The Top 15 Vegan Protein Sources

Sarah Gaur

October 12, 2022

It might be challenging to eliminate meat and dairy from your diet. However, turning vegan is a choice. The worry that one faces is would I get enough nutrients from my diet? Contrary to popular belief, vegan diets can provide nutrients. But, on the other hand what becomes a problem is finding vegan protein sources. 

Studies show that the majority of vegan diets do not provide adequate protein. Research even suggests vegans be at extra risk of protein deficiency. Indeed, quite a few vegan foods do not contain enough protein. However, this is partially a misconception. There are many vegan foods rich in protein. Some provide complete proteins, which even  meats lack.

Why is Protein Important?

In all living organisms, proteins are the essential building blocks that serve as their structural framework. Protein is in each cell of the body. Essentially, a chain of amino acids forms a protein. Amino acids are the building blocks of proteins.. Protein is consumed for your body to repair itself.

The body requires protein to maintain health and function properly. More than 10,000 different bacteria reside in the body. These include your organs, muscles, tissues, bone, epidermis, and scalp. Additionally, protein is necessary for the processes that give you energy. Protein also helps carry oxygen throughout your blood.

It is important to incorporate appropriate protein sources in your diet daily. However, this is because protein aids your body in critical processes. For example, it aids in the maintenance of muscular mass.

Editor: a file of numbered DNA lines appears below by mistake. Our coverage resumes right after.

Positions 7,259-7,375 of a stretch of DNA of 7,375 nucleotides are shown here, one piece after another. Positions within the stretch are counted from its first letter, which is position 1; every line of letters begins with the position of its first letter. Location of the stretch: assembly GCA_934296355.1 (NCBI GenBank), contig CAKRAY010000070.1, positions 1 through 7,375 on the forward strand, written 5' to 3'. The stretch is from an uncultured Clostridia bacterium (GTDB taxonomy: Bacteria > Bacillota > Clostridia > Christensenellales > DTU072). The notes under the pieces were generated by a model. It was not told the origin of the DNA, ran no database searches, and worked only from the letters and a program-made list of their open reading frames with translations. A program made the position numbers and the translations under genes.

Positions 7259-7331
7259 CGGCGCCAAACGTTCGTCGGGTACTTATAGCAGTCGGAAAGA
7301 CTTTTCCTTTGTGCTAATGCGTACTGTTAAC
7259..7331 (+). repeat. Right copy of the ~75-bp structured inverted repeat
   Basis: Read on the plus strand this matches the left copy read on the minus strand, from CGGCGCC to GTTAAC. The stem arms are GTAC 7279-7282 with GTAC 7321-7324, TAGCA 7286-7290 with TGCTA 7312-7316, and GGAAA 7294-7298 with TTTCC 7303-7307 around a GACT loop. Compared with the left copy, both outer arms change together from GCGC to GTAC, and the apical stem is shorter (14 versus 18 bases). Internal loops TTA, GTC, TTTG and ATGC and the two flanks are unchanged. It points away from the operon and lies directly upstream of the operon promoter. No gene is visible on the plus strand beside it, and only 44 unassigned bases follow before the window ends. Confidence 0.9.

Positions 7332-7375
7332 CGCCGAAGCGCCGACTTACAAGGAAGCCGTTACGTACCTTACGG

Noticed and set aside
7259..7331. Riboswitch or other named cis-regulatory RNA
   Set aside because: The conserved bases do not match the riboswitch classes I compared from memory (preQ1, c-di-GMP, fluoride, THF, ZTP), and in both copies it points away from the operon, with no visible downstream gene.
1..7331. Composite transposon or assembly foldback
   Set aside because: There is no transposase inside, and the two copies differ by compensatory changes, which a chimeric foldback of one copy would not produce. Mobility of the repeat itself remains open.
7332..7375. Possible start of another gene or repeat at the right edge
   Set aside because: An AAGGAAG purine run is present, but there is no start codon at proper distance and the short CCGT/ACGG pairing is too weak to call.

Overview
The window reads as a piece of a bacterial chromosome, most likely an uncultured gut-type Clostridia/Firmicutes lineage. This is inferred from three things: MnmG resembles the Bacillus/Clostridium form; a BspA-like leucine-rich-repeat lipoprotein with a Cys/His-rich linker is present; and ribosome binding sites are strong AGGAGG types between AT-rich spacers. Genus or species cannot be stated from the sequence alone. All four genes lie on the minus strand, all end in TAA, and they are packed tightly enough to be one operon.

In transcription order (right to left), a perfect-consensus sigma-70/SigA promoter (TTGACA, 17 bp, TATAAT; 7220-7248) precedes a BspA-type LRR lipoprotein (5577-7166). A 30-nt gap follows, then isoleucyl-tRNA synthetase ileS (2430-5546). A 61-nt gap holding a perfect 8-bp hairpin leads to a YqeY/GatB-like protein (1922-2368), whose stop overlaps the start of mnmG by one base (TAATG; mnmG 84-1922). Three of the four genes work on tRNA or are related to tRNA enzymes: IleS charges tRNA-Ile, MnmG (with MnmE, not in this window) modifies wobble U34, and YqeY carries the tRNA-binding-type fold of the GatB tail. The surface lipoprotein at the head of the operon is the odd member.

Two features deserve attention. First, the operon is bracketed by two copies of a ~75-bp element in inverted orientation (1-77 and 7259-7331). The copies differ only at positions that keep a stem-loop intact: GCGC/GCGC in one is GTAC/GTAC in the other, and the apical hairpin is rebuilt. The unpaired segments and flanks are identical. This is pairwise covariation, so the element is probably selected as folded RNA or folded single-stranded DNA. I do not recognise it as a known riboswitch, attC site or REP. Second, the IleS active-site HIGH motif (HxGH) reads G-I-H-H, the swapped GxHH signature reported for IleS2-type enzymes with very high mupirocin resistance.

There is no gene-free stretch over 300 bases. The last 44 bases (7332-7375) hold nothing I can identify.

Protein-Rich Vegan Foods

The Top 15 Vegan Protein Sources- HealthifyMe

When you think of protein, you may think of steak or chicken. However, if you are not a large meat-eater, you have choices. Therefore, you can ensure that you obtain the appropriate amount of protein for your body.

Certain plant foods have much more protein than others. Research indicates that diets rich in protein enhance muscular strength, sensations of fullness, and weight reduction.

Here are 15 vegan foods filled with protein:

1. Soy Products

Soybeans are considered a complete protein source. It indicates they supply your system with all the essential amino acids. For example, edamame, tofu, and tempeh are by-products of soybean.

Soy products generally contain 15-20 g of protein in every 100 g serving.

Additionally, edamame is high in folate, vitamin K, and fibre, which aid digestion. Tempeh is a source of probiotics. It is a fermented version of soybeans popular in Japanese cuisine. It also contains B vitamins and minerals such as magnesium and phosphorus. As a result, soy products help you lose weight too!

2. Beans

Beans have a high protein content per serving. They come in multiple varieties, including kidney, black, pinto, chickpeas, lima mung, and fava.

Every 100 g serving of beans contains around 20g of protein.

Additionally, beans are high in complex carbohydrates. Beans contain fibre, iron, folate, phosphate, potash, manganese, and other beneficial plant chemicals.

Studies show that a diet high in beans aids in lowering cholesterol. They also manage blood sugar, lower blood hypertension, and belly fat.

3. Fruits & Vegetables 

While all vegetables and fruit have some protein, some contain more. In general, fresh fruits have less protein than vegetables. However, they provide around 2-4g of protein per 100 g serving. Protein-rich fruits include guava, cherimoya, berries cherries, peach, and banana.